FPS combines my passion for hunting and wildlife conservation with the overall need for self sufficiency.
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Step 1: The 2012 Bow Season Was a Success, This Buck Followed a Doe Into One of Our Food Plots.
Step 2: This Antler Mount Is Easy to Do With Minimal Tools.
Using a handsaw, split the skull across the bridge of the nose between the eye sockets, continuing back and exiting behind the ears. This will give plenty of bone to work with once the final shaping is done.
Clean off the skull cap and remove as much hide as possible. The cleaner the skull cap, the easier it will be to boil the skull down.
Step 3: Working Over the Burner of an Outdoor Grill, Place the Skull Cap Into a Pot of Hot Water.
Allow the pot of water to simmer on a low boil as the hide and membrane loosens from the bone.
For reference, this skull mount simmered for 5 hours on a low boil before everything was ready to be scraped away.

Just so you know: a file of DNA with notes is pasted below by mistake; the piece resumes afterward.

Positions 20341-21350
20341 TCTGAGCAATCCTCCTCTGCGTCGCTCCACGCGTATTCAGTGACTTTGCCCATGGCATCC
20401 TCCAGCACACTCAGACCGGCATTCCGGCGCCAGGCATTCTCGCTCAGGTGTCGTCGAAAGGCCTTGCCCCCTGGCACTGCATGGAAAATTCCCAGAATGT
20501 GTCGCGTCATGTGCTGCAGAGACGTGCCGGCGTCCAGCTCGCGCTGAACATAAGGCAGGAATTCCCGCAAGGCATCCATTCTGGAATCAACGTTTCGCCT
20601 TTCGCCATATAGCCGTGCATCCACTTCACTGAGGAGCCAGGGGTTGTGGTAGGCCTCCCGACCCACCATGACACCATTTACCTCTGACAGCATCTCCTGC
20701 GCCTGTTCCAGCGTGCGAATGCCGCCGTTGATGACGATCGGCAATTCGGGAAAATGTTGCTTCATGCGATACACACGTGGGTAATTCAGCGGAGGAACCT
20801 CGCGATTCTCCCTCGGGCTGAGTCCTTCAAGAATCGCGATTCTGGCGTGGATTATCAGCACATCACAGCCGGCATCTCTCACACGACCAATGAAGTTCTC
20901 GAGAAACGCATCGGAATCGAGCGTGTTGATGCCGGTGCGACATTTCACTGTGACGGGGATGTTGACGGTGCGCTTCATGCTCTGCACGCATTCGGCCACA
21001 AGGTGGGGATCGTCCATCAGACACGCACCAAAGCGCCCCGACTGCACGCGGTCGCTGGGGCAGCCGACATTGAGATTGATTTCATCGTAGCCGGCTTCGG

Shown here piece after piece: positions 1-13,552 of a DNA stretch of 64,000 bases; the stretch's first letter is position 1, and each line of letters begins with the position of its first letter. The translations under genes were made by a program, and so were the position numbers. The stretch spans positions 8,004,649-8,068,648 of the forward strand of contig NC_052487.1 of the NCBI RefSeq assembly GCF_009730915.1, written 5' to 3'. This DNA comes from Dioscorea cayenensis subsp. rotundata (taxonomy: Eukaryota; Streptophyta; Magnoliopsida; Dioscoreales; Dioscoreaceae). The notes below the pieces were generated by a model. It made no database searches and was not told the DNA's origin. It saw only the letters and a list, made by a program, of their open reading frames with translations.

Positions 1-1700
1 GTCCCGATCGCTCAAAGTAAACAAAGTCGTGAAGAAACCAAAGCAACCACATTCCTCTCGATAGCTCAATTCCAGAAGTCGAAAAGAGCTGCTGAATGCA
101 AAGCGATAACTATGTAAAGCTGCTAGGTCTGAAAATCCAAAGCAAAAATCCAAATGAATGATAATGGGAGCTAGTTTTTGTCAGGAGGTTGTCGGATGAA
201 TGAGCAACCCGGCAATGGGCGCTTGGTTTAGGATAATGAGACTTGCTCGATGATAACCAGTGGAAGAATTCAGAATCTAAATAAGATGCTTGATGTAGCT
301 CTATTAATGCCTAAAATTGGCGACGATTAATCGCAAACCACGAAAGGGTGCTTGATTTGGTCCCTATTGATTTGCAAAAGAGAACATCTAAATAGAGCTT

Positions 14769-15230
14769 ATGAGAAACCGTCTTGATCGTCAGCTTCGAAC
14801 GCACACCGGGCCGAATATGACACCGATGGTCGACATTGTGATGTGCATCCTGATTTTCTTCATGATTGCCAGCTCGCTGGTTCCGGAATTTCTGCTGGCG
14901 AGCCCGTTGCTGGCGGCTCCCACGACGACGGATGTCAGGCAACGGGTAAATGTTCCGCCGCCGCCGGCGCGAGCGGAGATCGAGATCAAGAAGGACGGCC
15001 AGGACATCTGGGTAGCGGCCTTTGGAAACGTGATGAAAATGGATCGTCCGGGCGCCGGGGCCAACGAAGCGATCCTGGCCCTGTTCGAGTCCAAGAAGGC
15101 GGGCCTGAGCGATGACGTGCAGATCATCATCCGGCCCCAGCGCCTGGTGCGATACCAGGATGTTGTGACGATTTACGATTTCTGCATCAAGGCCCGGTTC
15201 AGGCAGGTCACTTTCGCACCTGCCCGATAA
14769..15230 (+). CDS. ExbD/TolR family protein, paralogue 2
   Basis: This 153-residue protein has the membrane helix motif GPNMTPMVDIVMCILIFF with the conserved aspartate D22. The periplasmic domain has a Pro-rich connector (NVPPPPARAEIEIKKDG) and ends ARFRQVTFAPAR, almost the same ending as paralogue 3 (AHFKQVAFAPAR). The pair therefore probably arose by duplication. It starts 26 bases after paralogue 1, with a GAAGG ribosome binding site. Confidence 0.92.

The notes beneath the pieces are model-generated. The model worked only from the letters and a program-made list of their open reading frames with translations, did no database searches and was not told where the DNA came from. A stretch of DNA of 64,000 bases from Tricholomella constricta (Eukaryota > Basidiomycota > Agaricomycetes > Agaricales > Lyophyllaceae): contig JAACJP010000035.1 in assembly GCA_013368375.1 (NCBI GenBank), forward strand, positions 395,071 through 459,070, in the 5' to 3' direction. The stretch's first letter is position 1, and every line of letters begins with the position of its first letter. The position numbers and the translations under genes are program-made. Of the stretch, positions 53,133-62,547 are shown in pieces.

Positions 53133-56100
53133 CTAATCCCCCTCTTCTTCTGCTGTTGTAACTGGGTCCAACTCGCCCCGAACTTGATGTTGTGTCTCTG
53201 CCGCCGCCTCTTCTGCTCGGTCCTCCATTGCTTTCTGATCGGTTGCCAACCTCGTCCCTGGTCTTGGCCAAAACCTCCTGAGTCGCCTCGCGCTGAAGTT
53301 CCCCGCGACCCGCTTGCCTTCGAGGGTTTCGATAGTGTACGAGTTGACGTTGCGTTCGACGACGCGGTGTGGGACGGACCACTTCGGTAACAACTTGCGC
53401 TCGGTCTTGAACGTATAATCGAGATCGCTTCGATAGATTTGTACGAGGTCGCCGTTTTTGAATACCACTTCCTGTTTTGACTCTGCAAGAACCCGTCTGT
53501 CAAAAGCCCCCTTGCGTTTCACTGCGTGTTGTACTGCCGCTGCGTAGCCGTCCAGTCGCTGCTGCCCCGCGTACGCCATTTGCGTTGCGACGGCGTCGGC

BTW, if you're wanting your wife to divorce you just boil the antlers on the kitchen stove!!
Step 4: A Deeper Pot May Be Needed Depending on the Size of the Rack.
Step 5: Using a Screwdriver and Pliers Scrape Away the Remaining Material.
Step 6: Be Sure to Get All of the Hide Off. the Stubborn Areas May Need to Be Boiled a Little Longer.
Step 7: Mark a Straight Line Across the Skull Just Over the Eye Sockets.
Step 8: On the Backside of the Skull, Mark a 45 Degree Angle Towards the Skull Base.
Step 9: Using a Hacksaw, Square Up the Skull for Mounting.
Step 10: Once the Skull Is Cut, Square Up Any Remaining Irregularities With a Belt Sander.
Step 11: These Antlers Will Be Mounted on a Piece of 1 X 4 Cedar. Cedar Looks Good Whether Stained or Left Natural.
Step 12: Cut the Cedar Back Plate 12 Inches Long and the Shelf at 6 Inches in Length.
Once the two pieces are cut to length miter the corners to give a more finished appearance.